British military officials say paramilitary forces loyal to Saddam Hussein have opened fire on civilians attempting to leave Iraq's second city, Basra.
Conditions in the city are difficult
UK troops say they fired on the paramilitaries in response and tried to position themselves between the gunmen and the civilians.
It is unclear how many people tried to leave the predominantly Shia southern city, with some reports speaking of up to 2,000 while others say hundreds.
While there are no reports of deaths and an unconfirmed number of casualties, military officials said they were trying to get ambulances into the city, which has been encircled by UK troops for the past five days.
It has been suggested that the civilians may have been trying to get to food and water aid at points outside Basra - as they had done on previous days.
With water supplies cut by half and food in short supply, UN Secretary General Kofi Annan has warned that the city faces catastrophe if aid does not arrive soon.
The coalition is keen to be seen distributing aid, and hopes a massive shipment of emergency food, blankets, clothing and fresh water arriving in the southern port of Umm Qasr on Friday will signal that it is serious about humanitarian efforts.
UK and Iraqi tanks battled on Thursday
Iraqi Information Minister Mohammed Saeed Sahaf has meanwhile said in Baghdad that 116 people had been killed and 659 injured in Basra since the war began last week.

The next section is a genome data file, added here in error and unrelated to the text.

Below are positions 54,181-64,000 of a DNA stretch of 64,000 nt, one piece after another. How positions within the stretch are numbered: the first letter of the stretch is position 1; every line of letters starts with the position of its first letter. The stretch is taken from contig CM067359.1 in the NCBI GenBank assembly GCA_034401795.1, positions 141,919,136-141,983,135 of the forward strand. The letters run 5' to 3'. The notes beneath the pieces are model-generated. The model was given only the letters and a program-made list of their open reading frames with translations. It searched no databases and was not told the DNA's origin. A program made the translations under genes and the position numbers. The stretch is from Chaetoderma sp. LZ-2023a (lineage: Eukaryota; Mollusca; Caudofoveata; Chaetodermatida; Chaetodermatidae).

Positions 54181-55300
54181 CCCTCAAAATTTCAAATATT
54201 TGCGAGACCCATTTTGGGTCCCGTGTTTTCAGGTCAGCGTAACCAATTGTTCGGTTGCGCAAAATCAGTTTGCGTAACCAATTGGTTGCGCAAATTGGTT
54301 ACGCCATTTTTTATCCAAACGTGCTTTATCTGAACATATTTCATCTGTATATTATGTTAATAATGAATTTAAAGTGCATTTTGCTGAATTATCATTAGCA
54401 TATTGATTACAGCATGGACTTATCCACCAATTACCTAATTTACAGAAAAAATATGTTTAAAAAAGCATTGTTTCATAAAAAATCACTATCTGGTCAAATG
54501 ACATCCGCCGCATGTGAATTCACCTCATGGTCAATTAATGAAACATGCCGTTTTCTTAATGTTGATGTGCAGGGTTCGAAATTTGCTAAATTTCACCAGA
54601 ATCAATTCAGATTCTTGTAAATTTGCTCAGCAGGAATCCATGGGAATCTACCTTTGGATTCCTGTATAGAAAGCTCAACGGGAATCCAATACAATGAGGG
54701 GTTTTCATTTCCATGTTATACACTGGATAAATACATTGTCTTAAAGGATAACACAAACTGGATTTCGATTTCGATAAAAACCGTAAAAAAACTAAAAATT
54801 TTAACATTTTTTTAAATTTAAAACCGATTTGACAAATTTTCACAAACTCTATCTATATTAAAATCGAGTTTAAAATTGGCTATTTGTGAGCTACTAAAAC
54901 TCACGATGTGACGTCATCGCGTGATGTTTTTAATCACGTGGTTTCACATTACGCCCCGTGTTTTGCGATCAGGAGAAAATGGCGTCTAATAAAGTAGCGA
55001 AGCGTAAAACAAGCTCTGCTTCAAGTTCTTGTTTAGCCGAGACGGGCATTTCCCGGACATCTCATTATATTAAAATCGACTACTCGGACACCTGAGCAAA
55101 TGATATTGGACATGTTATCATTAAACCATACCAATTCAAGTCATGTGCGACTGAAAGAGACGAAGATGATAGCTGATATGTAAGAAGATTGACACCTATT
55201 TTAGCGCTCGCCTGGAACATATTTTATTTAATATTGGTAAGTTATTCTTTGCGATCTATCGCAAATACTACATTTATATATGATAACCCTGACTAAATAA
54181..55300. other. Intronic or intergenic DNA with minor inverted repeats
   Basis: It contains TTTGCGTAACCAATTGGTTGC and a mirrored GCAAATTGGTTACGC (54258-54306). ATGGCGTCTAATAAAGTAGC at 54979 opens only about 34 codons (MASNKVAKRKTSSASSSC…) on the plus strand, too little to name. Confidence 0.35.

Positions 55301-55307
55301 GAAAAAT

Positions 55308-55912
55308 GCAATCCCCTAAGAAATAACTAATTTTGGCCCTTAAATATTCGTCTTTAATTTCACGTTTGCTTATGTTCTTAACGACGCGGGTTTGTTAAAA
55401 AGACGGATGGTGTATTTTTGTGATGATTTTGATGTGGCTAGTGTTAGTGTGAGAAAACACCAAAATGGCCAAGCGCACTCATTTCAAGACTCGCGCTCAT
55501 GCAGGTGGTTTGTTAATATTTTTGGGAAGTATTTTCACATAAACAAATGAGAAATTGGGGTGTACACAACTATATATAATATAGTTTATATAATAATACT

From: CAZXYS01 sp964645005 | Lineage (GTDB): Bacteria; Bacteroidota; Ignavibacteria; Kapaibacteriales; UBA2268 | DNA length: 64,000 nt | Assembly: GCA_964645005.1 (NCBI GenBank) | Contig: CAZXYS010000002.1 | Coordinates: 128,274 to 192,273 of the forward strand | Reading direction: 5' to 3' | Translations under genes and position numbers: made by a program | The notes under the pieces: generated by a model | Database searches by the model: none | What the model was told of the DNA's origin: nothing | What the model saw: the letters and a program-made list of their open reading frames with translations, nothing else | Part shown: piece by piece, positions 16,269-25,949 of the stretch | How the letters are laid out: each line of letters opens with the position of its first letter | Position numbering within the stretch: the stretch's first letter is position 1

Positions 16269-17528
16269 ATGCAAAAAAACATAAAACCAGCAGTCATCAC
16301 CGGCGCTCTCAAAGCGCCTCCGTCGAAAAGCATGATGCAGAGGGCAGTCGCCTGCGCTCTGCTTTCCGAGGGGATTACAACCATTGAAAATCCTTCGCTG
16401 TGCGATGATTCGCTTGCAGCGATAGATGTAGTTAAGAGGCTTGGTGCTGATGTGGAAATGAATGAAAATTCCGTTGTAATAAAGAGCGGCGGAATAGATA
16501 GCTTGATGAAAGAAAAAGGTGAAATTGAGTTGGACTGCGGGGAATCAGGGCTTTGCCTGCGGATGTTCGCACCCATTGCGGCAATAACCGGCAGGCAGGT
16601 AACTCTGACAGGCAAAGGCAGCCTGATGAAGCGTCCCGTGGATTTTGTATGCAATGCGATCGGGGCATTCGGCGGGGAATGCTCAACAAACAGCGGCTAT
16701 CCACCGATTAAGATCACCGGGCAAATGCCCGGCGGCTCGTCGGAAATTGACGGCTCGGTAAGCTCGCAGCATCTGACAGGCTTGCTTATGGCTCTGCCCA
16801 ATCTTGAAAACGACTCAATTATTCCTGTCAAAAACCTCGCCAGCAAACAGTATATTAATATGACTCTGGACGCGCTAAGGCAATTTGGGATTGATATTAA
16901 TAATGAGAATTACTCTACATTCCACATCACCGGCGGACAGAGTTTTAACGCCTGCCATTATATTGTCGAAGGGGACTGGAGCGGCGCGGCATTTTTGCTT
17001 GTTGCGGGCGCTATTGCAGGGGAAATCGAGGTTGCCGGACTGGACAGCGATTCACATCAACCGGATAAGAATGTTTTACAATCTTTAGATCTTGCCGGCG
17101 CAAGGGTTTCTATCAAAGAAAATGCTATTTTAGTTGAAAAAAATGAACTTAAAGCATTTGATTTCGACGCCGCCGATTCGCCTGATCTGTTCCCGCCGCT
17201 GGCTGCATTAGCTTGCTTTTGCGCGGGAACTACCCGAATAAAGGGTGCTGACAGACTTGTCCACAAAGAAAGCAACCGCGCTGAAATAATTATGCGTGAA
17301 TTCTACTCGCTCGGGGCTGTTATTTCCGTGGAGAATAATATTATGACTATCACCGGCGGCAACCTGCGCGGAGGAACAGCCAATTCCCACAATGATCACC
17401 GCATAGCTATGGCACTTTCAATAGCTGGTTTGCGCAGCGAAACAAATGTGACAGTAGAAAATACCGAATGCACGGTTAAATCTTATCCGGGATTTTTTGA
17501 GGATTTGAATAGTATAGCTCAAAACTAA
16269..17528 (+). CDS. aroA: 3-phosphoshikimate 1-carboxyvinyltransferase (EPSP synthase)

British forces have engaged military units leaving Basra at least three times this week, including a major tank battle on Thursday.
There have been several confused reports from the Basra region over the past few days.
On Tuesday UK sources said there was an uprising going on in the city, but coalition forces later conceded the situation on its streets were uncertain, while other reports suggested the city was quiet.
An Iraqi woman seeking aid in the south told the BBC's Kylie Morris that the people do not support Saddam Hussein, but neither do they welcome a takeover by US and UK forces.
Washington and London have openly been hoping for civilian uprisings against the Iraqi leadership.
Such an event in Basra - a city of 1.3 million people - would be a significant development.
But correspondents in the region say people are wary of rebelling after an uprising following the 1991 Gulf War was suppressed brutally by Saddam Hussein.
Many Iraqis felt they had been betrayed by the West after having been encouraged to revolt, they say.